Second chapter, titled “Mischevious Alliance” (Yusuke Kinoshita), is the most Black Mirror-esque of all five segments. It offers a futuristic vision of a society in which AI brain-reading surveillance system PROMISE controls the youth and all the action they take, preventing them from the crime (there is some vibe of anime PSYCHO-PASS), forcing them to follow career paths that would lead the kids towards brighter whereabouts. There is one boy, who stands against it and antagonize himself from the afflicting reality, trying to release an imprisoned horse from his stable. By becoming a rebel with a certain cause, he might be just trying, but the message seems to be there: small steps always count. Kinoshita’s take on future, on one surface an utmost naïve, yet another MINORITY REPORT-like piece, is somewhat alarming once you realise that the surveillance system works in China, and Japan has just launched a startup that develops AI cameras to spot shoplifters before they steal: the reality that not even Koreeda’s SHOPLIFTERS could possibly foresee, one where even morality seems to be removable.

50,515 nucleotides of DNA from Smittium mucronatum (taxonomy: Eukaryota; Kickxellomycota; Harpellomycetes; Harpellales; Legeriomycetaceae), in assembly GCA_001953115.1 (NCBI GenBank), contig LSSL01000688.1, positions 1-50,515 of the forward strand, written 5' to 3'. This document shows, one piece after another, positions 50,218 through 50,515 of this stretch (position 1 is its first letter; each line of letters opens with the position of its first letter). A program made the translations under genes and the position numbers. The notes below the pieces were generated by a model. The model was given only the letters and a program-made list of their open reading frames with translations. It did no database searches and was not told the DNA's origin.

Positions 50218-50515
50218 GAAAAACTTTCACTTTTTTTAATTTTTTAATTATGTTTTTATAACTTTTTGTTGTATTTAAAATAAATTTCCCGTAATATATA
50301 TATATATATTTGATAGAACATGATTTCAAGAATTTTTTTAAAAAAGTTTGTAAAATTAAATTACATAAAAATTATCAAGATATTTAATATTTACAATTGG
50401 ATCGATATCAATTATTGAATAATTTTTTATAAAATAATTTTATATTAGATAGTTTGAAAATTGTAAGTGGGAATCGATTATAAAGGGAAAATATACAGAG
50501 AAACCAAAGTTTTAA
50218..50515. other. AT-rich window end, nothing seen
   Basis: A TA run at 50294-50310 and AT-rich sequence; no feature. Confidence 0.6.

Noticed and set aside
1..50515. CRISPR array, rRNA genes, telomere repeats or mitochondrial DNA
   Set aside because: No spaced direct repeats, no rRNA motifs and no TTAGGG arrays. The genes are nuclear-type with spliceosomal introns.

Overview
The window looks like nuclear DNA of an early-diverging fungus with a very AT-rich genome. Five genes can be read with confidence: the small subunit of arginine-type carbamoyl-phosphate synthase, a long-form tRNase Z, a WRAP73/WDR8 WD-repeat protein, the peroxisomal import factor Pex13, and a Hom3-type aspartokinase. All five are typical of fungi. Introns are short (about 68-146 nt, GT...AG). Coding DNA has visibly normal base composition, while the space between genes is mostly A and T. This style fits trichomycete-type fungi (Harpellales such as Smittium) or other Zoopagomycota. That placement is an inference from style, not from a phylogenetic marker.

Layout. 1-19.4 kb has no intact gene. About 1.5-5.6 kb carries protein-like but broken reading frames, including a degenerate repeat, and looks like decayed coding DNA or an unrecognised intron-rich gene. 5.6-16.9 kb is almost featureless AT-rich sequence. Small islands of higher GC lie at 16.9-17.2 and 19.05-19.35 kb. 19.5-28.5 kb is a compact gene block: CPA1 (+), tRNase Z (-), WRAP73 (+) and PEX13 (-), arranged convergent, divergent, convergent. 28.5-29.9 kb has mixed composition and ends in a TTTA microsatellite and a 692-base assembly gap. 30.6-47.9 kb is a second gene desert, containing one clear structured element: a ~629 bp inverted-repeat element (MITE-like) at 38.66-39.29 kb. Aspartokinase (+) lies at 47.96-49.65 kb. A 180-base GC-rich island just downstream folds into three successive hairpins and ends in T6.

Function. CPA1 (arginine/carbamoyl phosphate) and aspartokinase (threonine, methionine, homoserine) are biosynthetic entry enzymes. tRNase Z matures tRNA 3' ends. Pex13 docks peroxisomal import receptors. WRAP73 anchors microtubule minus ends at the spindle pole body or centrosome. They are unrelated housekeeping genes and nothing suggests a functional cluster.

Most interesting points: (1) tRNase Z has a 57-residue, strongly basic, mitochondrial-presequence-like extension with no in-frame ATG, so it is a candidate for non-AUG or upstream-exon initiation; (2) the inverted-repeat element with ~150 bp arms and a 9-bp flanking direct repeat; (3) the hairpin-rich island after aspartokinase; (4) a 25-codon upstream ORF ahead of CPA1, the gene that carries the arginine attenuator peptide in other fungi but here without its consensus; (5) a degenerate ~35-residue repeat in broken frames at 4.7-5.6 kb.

It is then followed by Megumi Tsuno’s “Data” and Akiyo Fujimura “The Air We Can’t See” – the most subtle, done in seemingly Koreeda’s style, delicate depictions of the influence of technology. “Data” tells a story of a teenager who through “Digital Inheritance” obtains all digital data from suddenly passed away mother. This results in an avalanche of past stories that will shake her current identity and make her question the fundaments of the relationship with the widowed father. More than a sci-fi dark tale, Tsuno prepares a gentle family drama with a thesis regarding digitalization of privacy – should memories of deceased be in digital form? She leaves some space and avoids easy answers, at the same time making people hungry, as the protagonists talk through expectations of life when such inheritance program exists, while slurping their ramen noodles with genuine appreciation after what they’ve just went through.